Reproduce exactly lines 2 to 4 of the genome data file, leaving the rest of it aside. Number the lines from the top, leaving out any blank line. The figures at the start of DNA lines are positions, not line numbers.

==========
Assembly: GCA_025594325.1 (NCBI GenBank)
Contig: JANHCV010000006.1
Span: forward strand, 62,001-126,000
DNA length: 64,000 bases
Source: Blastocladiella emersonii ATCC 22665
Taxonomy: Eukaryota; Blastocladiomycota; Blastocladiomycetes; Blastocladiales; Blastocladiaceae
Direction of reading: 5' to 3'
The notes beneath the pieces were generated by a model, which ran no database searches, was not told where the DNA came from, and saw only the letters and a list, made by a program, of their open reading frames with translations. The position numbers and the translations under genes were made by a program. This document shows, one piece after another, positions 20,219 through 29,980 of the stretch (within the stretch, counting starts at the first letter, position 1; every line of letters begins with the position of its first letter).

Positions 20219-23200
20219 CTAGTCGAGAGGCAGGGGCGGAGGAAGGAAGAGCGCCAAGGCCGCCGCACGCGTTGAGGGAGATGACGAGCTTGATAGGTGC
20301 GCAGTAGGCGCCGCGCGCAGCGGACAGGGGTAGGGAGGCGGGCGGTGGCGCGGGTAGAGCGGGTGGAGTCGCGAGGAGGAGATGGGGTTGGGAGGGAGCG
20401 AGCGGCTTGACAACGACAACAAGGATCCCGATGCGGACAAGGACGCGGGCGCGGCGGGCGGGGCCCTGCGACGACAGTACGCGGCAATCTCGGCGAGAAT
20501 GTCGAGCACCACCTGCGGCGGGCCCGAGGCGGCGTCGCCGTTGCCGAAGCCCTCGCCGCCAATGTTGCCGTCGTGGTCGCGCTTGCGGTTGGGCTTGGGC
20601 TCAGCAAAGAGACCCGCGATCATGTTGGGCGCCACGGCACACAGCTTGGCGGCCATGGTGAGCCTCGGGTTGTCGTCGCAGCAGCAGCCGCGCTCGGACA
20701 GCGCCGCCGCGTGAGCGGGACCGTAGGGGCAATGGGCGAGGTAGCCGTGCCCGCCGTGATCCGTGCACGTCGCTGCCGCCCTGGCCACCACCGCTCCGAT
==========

Contig: JANHCV010000006.1
Span: forward strand, 62,001-126,000
DNA length: 64,000 bases